caribbean sea
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2022 ◽  
Vol 217 ◽  
pp. 105999
Johnson Corey ◽  
Qian Wang ◽  
Jianfeng Zheng ◽  
Yulong Sun ◽  
Haoming Du ◽  

2022 ◽  
Zhiguo Xu ◽  
Lining Sun ◽  
Mohd Nashriq Abd Rahman ◽  
Shanshan Liang ◽  
Jianyu Shi ◽  

2022 ◽  
Vol 12 (1) ◽  
Everton Giachini Tosetto ◽  
Arnaud Bertrand ◽  
Sigrid Neumann-Leitão ◽  
Miodeli Nogueira Júnior

AbstractThe dispersal of marine organisms can be restricted by a set of isolation mechanisms including hard barriers or hydrological features. In the Western Atlantic Ocean, the Amazon River discharge has been shown to act as a biogeographical barrier responsible for the differences in reef fish communities between Caribbean Sea and Northeast Brazil continental shelves. Here, we compare the diversity of all Animalia phyla from biogeographic ecoregions along the Tropical Western Atlantic continental shelf to test the hypothesis that the Amazon River plume spatially structures species diversity. For that, we used beta diversity estimators and multivariate ecological analysis on a database of species occurrence of the whole animal kingdom including 175,477 occurrences of 8,375 species from six ecoregions along the Western Tropical Atlantic. Results of the whole animal kingdom and the richest phyla showed that the Caribbean Sea and Tropical Brazil ecoregions are isolated by the Amazon River Plume, broadening and confirming the hypothesis that it acts as a soft barrier to animal dispersal in the Western Tropical Atlantic. Species sharing is larger northwestwards, in direction of the Caribbean than the opposite direction. Beyond species isolation due to local characteristics such as low salinity and high turbidity, our results suggest the dominant northwestward currents probably play a major role in animal dispersion: it enhances the flux of larvae and other planktonic organisms with reduced mobility from Brazil to Caribbean and hinders their contrary movement. Thus, the Amazon area is a strong barrier for taxa with reduced dispersal capacity, while species of pelagic taxa with active swimming may transpose it more easily.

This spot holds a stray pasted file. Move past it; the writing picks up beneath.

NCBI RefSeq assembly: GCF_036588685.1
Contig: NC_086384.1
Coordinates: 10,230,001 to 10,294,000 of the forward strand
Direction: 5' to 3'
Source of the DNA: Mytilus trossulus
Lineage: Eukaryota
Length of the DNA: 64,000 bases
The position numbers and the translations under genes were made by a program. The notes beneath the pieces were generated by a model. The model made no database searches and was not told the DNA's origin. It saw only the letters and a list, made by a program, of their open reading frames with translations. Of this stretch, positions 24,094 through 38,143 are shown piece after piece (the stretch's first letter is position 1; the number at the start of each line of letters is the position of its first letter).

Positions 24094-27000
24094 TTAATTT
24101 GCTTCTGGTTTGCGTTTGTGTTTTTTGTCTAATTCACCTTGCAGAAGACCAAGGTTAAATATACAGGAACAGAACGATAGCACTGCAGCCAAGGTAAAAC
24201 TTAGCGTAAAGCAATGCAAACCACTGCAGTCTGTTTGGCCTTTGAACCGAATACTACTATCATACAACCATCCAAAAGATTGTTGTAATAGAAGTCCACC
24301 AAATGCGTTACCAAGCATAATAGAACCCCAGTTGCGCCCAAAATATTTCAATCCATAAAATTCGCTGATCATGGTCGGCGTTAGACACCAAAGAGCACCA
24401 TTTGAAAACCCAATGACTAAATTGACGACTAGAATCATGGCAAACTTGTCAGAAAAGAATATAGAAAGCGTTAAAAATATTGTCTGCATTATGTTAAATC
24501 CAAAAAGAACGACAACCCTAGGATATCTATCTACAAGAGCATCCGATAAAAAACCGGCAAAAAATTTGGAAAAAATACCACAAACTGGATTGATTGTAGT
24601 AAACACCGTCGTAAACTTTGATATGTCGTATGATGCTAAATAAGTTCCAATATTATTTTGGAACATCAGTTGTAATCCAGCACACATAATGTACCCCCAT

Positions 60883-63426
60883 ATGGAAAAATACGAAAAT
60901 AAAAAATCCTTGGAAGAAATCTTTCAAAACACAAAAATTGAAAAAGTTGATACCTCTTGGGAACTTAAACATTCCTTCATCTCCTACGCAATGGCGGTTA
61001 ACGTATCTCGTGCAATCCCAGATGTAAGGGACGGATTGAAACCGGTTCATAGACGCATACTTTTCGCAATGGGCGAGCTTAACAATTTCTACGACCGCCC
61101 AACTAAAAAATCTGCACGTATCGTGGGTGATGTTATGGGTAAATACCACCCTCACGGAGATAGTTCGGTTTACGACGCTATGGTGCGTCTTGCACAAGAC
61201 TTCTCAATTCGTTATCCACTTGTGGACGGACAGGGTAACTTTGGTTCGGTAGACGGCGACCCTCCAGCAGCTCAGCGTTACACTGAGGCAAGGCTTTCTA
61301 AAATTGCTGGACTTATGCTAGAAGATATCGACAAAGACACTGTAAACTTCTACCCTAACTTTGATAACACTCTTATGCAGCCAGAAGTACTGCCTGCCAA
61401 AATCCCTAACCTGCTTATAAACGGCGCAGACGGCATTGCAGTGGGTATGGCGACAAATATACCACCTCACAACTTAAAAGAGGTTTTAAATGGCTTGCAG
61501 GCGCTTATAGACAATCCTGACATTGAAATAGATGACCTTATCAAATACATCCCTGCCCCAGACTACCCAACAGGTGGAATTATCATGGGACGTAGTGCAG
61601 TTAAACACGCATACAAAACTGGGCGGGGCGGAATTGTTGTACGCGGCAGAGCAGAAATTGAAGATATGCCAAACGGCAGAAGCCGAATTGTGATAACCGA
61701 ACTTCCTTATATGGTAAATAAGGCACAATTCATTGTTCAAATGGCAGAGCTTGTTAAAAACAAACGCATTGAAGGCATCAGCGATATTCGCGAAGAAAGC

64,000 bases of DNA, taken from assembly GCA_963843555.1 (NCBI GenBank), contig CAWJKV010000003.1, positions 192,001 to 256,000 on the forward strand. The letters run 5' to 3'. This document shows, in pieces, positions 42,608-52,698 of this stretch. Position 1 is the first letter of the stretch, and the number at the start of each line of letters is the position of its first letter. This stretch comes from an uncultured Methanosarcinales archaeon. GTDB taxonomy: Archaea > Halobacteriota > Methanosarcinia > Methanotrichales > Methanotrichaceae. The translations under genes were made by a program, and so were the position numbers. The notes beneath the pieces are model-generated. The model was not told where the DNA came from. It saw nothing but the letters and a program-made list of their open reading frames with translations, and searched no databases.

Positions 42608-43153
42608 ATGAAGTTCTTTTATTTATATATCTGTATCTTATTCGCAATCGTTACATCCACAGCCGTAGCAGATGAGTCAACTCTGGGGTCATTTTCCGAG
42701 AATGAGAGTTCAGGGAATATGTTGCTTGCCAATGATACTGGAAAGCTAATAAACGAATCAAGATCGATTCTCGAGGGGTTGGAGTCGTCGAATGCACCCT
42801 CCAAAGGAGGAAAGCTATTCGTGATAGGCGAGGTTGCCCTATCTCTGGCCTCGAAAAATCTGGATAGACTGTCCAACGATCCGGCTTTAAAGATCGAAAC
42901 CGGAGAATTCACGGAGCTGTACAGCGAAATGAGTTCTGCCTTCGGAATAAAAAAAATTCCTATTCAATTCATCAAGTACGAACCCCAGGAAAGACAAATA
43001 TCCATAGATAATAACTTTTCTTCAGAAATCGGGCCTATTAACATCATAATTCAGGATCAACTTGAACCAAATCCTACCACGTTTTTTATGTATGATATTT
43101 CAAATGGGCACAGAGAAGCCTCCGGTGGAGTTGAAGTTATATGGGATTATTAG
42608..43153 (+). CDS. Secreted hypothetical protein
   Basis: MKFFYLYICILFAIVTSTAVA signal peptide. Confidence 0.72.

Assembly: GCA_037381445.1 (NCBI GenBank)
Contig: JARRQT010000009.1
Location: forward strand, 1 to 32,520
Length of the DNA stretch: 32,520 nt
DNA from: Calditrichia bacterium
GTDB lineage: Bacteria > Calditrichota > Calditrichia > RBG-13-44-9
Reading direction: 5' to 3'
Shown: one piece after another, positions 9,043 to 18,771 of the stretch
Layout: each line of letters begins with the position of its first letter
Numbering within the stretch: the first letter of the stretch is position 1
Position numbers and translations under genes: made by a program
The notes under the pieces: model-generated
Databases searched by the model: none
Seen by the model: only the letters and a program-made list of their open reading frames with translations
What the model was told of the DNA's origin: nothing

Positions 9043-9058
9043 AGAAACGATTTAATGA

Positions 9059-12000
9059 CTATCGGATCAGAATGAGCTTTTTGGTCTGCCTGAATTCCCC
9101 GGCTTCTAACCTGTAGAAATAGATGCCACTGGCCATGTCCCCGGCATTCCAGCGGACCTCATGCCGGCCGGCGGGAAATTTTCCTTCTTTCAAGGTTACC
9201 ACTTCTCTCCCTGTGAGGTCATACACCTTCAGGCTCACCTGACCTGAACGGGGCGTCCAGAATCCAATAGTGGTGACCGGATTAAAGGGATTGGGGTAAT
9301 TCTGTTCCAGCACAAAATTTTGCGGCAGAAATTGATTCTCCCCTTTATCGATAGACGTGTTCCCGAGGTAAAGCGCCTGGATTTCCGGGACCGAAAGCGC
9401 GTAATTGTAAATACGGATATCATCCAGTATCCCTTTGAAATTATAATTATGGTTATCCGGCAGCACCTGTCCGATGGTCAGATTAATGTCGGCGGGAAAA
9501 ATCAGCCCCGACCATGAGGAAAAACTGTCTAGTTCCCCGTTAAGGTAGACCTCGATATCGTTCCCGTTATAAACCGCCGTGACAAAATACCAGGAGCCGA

2022 ◽  
Andrés Fernando Orejarena ◽  
Juan Manuel Sayol ◽  
Ismael Hernández-carrasco ◽  
Alejandro Cáceres ◽  
Juan Camilo Restrepo ◽  

Abstract Wave energy flux (WEF) is assessed in the Caribbean Sea from a 60-year (1958--2017) wave hindcast. We use a novel approach, based on neural networks, to identify coherent regions of similar WEF and their association with different climate patterns. This method allows for a better evaluation of the underlying dynamics behind seasonal and inter-annual WEF variability, including the effect induced by the latitudinal migration of the Intertropical Convergence Zone (ITCZ), and the influence of El Ni\~no-Southern Oscillation events. Results show clear regional differences of the WEF variability likely due to both a clear regionalization of the WEF due to both the intensification and migration of the ITCZ. WEF exhibits a strong semiseasonal signal in areas of the continental shelf, with maximums in January and June, in agreement with the sea surface temperature and sea level pressure variability. At larger scales, WEF shows a significant correlation with the Oceanic Ni\~no Index depicting positive values in the central and western basin and negative ones at the eastern side.

Geology ◽  
2022 ◽  
Lilian M. Leandro ◽  
Ana P. Linhares ◽  
Marcelo A. De Lira Mota ◽  
Gerson Fauth ◽